Hose Construction

A hose is a reinforced, flexible conduit used to move materials from one point to another or to transmit energy. It is flexible to accommodate motion, alignment, vibration, thermal expansion and contraction, portability, ease of routing, and ease of installation. Most hoses are made up of three elements: a tube, reinforcement, and an outer cover. Each of these components is usually adhered to the adjacent components by bonding agents or thin layers of specially compounded rubber


The tube is the innermost rubber or plastic element of the hose. The tube may be placed over reinforcing elements as in Figure 1. For suitable service, the tube must be resistant to the materials it is intended to convey. The characteristics of the rubber or plastic compound from which the tube is made and the thickness of the tube are based on the service for which the hose is designed


Reinforcement can be textile, plastic, or metal, alone or in combination, built into the body of the hose to withstand internal pressures, external forces, or a combination of both. The type and amount of reinforcing material used depends on the method of manufacture and on the service requirements. For example, a residential garden hose does not need the same level of reinforcement as required for high pressure air hose used in construction and mining applications


The cover is the outer element and can be made of rubber, plastic, metal, or textile materials. The prime function of the cover is to protect the reinforcement from damage and the environment in which the hose will be used. Covers are designed for specific applications and can be made to be resistant to oils, acids, abrasion, flexing, sunlight, ozone, etc.

Manufacturing Materials

The basic materials in the manufacture of hose are rubber, plastics, textile yarns, textile fabrics, and metal in the form of wires and cables. Throughout this book, the term “rubber” will be used in its broadest sense. This will include all elastomeric materials that are compounds of natural or synthetic elastomers or combinations of these materials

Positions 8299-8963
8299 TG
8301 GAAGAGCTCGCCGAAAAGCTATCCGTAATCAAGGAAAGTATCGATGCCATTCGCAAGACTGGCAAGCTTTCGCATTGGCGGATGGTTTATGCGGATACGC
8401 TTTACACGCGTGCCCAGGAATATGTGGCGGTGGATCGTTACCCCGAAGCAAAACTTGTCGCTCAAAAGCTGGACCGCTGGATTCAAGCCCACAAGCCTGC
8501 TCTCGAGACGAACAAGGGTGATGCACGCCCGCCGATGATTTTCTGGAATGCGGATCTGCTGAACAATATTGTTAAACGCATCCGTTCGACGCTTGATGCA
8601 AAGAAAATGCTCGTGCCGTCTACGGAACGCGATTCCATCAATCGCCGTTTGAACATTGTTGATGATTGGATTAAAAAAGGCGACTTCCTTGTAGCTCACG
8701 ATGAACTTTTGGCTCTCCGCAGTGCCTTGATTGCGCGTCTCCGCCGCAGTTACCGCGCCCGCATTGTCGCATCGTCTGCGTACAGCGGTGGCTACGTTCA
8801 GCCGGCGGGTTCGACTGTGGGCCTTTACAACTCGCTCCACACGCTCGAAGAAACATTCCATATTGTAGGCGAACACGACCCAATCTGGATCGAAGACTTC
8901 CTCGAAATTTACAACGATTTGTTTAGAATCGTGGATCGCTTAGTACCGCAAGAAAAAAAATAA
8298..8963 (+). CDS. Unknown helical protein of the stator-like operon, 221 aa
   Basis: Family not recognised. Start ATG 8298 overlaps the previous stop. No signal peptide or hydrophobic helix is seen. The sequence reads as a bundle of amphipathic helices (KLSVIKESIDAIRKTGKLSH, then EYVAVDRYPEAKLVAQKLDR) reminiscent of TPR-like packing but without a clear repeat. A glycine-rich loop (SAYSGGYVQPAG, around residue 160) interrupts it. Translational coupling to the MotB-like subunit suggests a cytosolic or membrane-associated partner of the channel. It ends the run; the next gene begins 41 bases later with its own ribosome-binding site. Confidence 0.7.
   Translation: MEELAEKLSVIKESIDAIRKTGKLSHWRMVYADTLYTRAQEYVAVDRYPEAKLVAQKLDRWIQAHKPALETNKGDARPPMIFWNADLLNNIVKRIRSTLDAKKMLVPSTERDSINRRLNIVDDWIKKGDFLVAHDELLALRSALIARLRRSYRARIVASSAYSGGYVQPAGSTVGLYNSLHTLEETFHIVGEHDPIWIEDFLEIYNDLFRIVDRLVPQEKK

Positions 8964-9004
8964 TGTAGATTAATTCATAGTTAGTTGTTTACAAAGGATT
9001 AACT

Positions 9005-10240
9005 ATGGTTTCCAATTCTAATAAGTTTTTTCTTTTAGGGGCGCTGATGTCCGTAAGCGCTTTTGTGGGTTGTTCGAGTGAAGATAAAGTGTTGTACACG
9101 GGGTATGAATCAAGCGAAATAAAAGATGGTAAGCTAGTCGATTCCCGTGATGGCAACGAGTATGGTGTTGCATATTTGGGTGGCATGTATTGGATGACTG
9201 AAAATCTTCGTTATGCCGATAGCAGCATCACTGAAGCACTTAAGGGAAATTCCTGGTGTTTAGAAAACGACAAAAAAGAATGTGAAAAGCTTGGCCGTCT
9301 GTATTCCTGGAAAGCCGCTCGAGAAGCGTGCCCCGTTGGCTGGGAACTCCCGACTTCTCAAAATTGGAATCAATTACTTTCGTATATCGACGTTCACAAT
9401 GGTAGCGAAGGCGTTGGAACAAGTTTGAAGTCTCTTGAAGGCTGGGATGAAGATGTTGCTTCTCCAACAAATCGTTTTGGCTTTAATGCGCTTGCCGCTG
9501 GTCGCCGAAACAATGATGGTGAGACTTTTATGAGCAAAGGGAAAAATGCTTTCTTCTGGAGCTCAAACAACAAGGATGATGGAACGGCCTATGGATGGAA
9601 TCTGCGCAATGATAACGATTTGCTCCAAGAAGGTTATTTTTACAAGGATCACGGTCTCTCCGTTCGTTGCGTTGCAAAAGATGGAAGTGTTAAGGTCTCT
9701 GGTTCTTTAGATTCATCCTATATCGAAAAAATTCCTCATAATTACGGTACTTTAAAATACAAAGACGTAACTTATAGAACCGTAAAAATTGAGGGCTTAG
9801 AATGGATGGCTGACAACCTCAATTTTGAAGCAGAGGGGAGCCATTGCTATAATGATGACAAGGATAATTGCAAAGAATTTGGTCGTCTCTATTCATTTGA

To provide a wide range of physical properties for specific service needs, elastomers are mixed with various chemicals. Space does not permit discussion of the compounding ingredients or compounding methods, so only the basic elastomers will be discussed. There are many of these available to the hose manufacturer. In addition, many types may be blended in almost unlimited combinations to obtain the most desirable properties.


Textile fabrics used as reinforcement in hose construction provide the strength to achieve the desired resistance to internal pressure or to provide resistance to collapse, or both. The properties of a fabric depend on the construction and the material from which the yarn is made and on the type of weave used. One common hose fabric is woven from warp yarns, which run lengthwise, and filling yarns, which run crosswise. Usually they are woven at right angles to each other. The most common weave is known as “plain weave”. Notice that the warp and filling yarns cross each other alternately. This is done on a relatively simple loom. Other weaves used, though to a lesser degree, are twill, basket weave, and leno. Leno weave is used mainly where the fabric must be distorted in the hose as in certain types of curved hose. Leno also provides a means for better adhesion than other patterns. Woven Cord, is a special type of hose reinforcement. The warp cords are strong while the filling yarn is very fine and merely holds the cords in position. This is often called “tire cord” because this type of construction is commonly used in reinforcing tires. Woven cord provides strength in one direction only. When woven cord is used, a minimum of two layers are applied in alternate directions. To adhere to the tube and cover of the hose, the fabric must be rubberized. The fabric is either frictioned or coated with a thin layer of rubber. Before rubberizing, some fabrics are treated with liquid adhesive